SKA: reducing risk and increasing success on a project
18 April 2016
Elina Grigoriou discusses how to reduce risk and increase project success through procurement and delivery for a SKA-assessed interiors project
Decisions taken in the early days of a project can affect its long-term performance. There are cases where the designers specifying products and materials on such a SKA-assessed project have not considered all of the client’s needs, in terms of style, durability, cost, maintenance and environmental performance, passing the responsibility for fulfilling the remainder on to the delivery team. During the tender period, decisions should be made as to whether to include all requirements or not, to manage expectations during delivery.
As the tender returns are reviewed during this stage, you should check that the main contractor has sent the individual measures to the relevant subcontractors according to their trade, giving them clear advance warning that they are required to submit the evidence at the end.
It also is good practice to check whether the main and subcontractors have a dedicated individual who will manage the collation of evidence. Many measures end up being unachievable simply because evidence cannot be collated.
If any changes take place during delivery, the surveyors managing the change order process must ensure that any alternatives proposed also comply with the SKA criteria. This is not just the case for specific, targeted measures but also for general measures such as D20 Timber, which includes timber elements on items that may not themselves be targeted.
For example, if timber battens are used to support the interior cladding of a lift car, the measure for assessing the lifts is not affected but they will affect the overall performance of timber on the project, and thus whether or not it fulfils measure D20.
The upfront purchase cost of some compliant items can, in certain cases, be less competitive than the industry standard; some surveyors’ assumption that this applies across the board is incorrect. As a result, project teams can find themselves ruling out measures at the early stages without reviewing the real details and opportunities available. The market is increasingly offering more environmentally friendly products at competitive prices, which are as good as traditional solutions.
Being aware of delivery lead times and product availability is important as some SKA-compliant materials or products may need longer to source, and some of them cannot be replaced, with only a limited range of alternatives on the market at present. This runs the risk of requiring last-minute substitutions, which may not comply with SKA criteria, as in the case of companies that are used to working on projects with off-the-shelf products. If they are replaced with non-compliant items, SKA criteria may not be fulfilled.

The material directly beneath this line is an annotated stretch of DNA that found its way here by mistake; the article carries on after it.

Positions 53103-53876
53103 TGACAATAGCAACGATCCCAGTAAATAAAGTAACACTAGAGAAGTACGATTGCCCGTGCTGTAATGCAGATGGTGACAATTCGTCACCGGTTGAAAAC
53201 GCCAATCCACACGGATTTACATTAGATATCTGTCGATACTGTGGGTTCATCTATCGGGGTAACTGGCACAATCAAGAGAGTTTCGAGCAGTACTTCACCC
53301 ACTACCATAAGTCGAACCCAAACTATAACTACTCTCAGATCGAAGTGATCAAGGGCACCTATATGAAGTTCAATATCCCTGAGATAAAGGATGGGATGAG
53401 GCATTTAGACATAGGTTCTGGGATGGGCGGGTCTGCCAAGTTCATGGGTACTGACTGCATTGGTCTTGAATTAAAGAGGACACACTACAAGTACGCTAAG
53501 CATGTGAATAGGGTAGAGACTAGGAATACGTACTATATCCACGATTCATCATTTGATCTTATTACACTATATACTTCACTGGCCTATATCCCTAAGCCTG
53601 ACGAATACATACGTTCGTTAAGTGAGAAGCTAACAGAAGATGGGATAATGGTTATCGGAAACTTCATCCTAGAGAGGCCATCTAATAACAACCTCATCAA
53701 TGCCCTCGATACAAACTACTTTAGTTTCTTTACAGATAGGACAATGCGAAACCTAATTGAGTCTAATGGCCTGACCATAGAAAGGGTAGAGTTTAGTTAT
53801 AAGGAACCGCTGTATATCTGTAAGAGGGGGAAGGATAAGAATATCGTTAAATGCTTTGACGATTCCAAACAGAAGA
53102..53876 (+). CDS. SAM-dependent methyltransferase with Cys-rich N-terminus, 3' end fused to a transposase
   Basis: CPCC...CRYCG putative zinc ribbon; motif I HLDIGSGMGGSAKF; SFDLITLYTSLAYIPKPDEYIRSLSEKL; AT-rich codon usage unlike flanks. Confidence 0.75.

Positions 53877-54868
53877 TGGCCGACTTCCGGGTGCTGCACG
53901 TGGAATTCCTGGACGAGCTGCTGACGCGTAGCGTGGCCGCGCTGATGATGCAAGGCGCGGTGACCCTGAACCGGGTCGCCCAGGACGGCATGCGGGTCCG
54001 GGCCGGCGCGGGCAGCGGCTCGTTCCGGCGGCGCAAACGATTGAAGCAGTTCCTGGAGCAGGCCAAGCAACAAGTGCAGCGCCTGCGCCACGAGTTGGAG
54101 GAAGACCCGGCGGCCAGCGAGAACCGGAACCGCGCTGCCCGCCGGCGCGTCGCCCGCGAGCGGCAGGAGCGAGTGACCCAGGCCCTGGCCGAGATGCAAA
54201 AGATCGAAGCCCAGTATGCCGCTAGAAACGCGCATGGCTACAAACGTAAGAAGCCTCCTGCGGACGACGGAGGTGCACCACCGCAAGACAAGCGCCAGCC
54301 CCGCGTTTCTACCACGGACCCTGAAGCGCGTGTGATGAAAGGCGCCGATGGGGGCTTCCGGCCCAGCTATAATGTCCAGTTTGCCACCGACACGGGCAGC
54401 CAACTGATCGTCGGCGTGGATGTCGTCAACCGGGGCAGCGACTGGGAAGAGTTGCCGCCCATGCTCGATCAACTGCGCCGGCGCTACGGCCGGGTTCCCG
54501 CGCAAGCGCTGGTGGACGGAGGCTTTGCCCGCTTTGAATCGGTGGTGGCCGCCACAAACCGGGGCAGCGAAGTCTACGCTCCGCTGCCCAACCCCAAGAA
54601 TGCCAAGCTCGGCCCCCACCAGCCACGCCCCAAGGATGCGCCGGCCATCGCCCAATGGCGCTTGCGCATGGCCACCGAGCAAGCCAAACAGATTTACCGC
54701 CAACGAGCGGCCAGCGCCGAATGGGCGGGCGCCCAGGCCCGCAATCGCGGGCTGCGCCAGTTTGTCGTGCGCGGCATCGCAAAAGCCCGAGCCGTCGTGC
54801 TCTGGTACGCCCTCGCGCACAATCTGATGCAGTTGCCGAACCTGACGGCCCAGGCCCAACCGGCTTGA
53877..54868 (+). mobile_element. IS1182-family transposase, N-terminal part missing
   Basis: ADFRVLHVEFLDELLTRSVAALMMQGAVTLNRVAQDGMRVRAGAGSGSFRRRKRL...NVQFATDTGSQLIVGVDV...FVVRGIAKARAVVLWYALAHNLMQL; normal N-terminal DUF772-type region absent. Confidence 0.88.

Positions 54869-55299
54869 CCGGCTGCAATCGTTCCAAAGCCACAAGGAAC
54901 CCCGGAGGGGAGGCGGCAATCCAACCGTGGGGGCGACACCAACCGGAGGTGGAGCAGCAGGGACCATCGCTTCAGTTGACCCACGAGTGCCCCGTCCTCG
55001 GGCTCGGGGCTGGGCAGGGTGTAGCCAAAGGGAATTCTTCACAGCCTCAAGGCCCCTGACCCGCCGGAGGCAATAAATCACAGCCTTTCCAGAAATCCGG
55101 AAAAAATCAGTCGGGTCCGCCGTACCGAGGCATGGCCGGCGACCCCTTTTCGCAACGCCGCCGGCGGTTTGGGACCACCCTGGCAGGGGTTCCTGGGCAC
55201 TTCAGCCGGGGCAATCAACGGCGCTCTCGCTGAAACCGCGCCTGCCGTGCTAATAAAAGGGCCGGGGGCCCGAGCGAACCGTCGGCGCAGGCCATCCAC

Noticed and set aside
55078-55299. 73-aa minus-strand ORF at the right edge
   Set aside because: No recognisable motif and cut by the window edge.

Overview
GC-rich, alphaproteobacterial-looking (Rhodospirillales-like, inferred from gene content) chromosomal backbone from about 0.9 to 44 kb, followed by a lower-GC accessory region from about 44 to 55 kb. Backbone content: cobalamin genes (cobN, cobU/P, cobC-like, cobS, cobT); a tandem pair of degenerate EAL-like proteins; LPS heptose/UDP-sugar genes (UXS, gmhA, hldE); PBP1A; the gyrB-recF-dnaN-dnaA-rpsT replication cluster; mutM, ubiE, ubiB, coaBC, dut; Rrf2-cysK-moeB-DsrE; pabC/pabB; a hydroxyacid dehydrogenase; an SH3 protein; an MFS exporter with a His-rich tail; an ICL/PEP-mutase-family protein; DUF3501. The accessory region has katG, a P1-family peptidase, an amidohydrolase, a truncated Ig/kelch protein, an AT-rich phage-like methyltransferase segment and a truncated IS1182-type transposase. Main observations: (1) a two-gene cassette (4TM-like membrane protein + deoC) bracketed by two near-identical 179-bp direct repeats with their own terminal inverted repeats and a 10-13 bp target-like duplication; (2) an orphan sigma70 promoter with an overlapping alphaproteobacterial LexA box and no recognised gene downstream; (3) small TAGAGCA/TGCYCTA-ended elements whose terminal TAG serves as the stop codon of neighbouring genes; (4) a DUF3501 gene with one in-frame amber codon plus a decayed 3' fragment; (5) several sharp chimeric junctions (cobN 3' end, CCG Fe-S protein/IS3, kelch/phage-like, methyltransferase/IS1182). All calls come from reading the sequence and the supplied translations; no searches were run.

If a project is targeting good practice rather than simply standard practice then some actions and specifications will of necessity not be typical (i.e. standard), and neither will the delivery method. This is a fundamental principle that must be understood from the outset by clients and project management teams during good practice procurement, to ensure that design and delivery teams are also on board with this thinking.
During the delivery process, issues that were not in the scope of the design stages might be re-introduced as the subcontractors finalise details on site. This process will skew the project ranking of measures, and thus affect the scoring. It is particularly critical when a measure targeted is in a gateway position and the introduction of another measure above it in the ranking causes it to drop out of the gateway measures.
This means, for example, that projects heading for the highest SKA rating, gold, can get downgraded to silver, or from silver to bronze. But it can also work in a project’s favour, when a project might go from unrated to bronze due to the inclusion of a new, high-ranking measure. A good designer, contractor or assessor will always keep an eye on this and be aware of the issues, so as to design out risks before they occur.
The 100th gold certificate was awarded in September to a retail scheme assessment. The total number of projects certified by December 2015 was 436, with 114 achieving the gold rating.
The SKA rating for higher education will be launched in 2016, with another scheme update for retail to start later this year. A list of SKA-compliant products can be found on the RICS website and the searchable directory.
Elina Grigoriou is Design and Sustainability Director at Grigoriou Interiors, Ska rating Technical Advisor for RICS and all scheme development partners, and Chair of the SKA rating Technical Committee